Tacet parts in Finale and Sibelius



Tacet parts in Sibelius bear little relation to their Finale counterparts. Sibelius offers built-in support for both tacet parts and tacet movements.

If a passage of music between the start of a score and the final barline is empty, Sibelius will display a “TACET” multirest. Likewise, Sibelius will add a “TACET” multirest between any final barlines in the piece if there is no music. Sibelius will automatically hide all time and key signature changes and tempo text, except (curiously) the first of these.

In Layout > Breaks > Auto Breaks, be sure that Use multirests in checked. Here, you can also type something different besides “TACET” if you so choose.


The text style for tacet rests is taken from the text style Multirests (tacet), which can be adjusted in Text > Edit Text Styles.

You might wish to hide some other items like the first tempo indication or multirest ranges. To do this, select the item you wish to hide and select Home > Hide or Show. If you wish, you can hide the time signature in the same way.

You can also hide the clef by adding a Blank clef; type Q to bring up the clef dialog and select Blank clef.

Should you wish to hide the key signature, type K for key signature. Then, at the bottom of the gallery, choose More Options. Select No key and check One staff only to prevent the key signature from affecting the other parts.


It goes without saying (or maybe not) that in order to have a tacet part, the instrument must be present in the score. You’ll probably want to hide it in the score, so select the instrument for the entire piece or movement and hide it by going to Layout > Hiding Staves > Hide Empty Staves.

Finally, if you export PDFs of your parts and you want the file name to indicate a tacet part, or even if you just want to be able to identify your tacet parts separately from your playing parts, use the tilde character to append “TACET” to the end of the part name. While viewing the part, go to the File > Info and rename it, e.g., “Flute 3 ~TACET”. The tilde hides any text to the right of it.



Silence may be golden, but knowing how to make tacets is priceless!


  1. Robert Puff

    Excellent topic and details, Philip. Thank you for posting.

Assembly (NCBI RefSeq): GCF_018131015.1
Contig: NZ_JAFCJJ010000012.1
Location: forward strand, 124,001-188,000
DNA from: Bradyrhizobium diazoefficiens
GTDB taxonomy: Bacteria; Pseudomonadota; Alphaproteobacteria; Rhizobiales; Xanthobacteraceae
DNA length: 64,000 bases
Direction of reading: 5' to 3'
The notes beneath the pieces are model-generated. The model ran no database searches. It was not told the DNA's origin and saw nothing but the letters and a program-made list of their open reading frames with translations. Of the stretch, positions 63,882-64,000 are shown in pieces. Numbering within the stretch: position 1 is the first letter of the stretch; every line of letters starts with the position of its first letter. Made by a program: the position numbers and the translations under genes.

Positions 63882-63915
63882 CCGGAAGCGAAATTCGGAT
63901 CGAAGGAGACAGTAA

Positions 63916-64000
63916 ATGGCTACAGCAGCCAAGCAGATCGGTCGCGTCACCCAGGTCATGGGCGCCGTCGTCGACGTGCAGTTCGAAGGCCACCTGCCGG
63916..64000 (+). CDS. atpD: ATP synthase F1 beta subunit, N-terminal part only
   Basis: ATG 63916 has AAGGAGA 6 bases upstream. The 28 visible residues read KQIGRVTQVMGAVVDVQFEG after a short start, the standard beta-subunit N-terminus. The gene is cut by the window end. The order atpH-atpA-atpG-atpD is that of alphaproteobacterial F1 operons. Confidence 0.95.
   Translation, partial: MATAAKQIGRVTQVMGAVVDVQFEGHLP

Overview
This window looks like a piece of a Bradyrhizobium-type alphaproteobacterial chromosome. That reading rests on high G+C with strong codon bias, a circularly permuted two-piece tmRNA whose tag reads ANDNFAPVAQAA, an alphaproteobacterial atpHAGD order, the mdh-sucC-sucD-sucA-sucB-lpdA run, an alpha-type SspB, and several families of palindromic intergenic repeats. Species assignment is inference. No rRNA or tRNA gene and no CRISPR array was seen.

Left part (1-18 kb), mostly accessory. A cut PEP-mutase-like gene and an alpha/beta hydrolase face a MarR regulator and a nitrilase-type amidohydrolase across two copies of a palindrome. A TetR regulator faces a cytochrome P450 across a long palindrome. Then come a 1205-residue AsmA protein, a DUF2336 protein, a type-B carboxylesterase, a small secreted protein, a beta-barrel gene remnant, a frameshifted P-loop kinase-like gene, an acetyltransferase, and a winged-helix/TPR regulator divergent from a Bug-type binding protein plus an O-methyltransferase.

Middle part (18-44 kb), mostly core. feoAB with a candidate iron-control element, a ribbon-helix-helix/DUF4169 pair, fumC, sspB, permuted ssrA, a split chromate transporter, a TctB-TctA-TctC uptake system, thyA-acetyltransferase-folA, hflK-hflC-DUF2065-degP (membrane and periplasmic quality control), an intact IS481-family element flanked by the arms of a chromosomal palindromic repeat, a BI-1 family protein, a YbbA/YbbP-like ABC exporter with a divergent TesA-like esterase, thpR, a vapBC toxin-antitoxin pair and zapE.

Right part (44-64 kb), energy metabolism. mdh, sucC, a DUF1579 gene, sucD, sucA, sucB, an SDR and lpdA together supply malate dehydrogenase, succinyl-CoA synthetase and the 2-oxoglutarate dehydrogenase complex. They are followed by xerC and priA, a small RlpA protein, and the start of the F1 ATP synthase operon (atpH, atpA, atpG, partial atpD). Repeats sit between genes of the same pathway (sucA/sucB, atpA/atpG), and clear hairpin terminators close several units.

One type of Tacet you did not mention used by commercial music prep houses for recording sessions, is where the tacet sheet is essentially blank manuscript paper.

    Essentially, this involves creating a blank staff for the instrument and hiding the rests. If you are keeping the barlines and so forth, it looks clean to format to 4 bars per system.

    Alternatively, hide all the bar lines and bar numbers, meter and key changes etc so the tacet is a page of blank manuscript paper with the normal title and headers.

    The idea for the recording session is that if the composer has a brainstorm during the session to add a few notes for the horns or other whomever, it can be dictated to the musicians from the podium.

    For orchestral recording sessions, more complex edits are usually done by an on site music copyist, but for simple edits, the blank manuscript tacet can be useful for a quick orchestration reinforcement or edit during a recording session.

    In terms of the type of multi-rest looking Tacets that consolidate the music, as you allude to in your article, Sibelius supports this regardless of whether or not the entire movement, cue, song or whatever you want to call it is in one or multiple meters or keys. E ‘silenzioso.

    On the Finale side, you can similarly create what amounts to one long multirest to display as a Tacet if the entire block of music is in one meter and key. However, note that if there are meter changes or modulations, Finale will always break the multirests at these locations, so there is no way in Finale to create this type of tacet for music with modulations or meter changes.

    And, to drill down further, Finale’s Measure Attributes settings are global – usually the desired thing, but in this case, if you were to uncheck “Break A Multimeasure Rest” at double barlines, this would not only allow the creation of a single block rest for the Tacet, but would also consolidate multirests spanning the double barline in all the other parts! Not exactly helpful.

    Conversely, in Sibelius, there is no obvious way to create the “Blank Page” type of tacet as you show in Finale, because Sibelius does not allow an instrument to be created without a staff associated with it.

    In Sibelius, to get the Finale “look” described in the article, go into the part, then create an instrument change in that part to “No Instrument, Hidden”. You may also have to hide the starting tempo or metronome mark.

    You can show the word “TACET” below the instrument name at the top left edge by navigating to INFO in the FILE tab of Sibelius 8, 7 (Score Info… in Sib 6 or earlier). In the “Part Name” field, create a couple of line returns by appending the following to the existing part name : \n\\n\TACET

    Robert Puff

    1. Philip Rothman

      Hi Robert – terrific! Many thanks for posting this useful addendum. Much appreciated.

      1. Philip Rothman

        And, to take Robert’s last idea one step further, you can change the part name to, e.g.:
        Violin I\n\\n\\n\\n\\s200\TACET
        The “s” wildcard changes the font size. See Bob Zawalich’s post for an explanation why this works.

  2. Chalon Ragsdale

    What about displaying “Tacet” for a 300 measure part where the last 100 measures contain no music?

  3. Barnaby Priest

    How do you create a tacet In 18th c. orchestral music where instead of a final bar there is a repeat of the first and second half?

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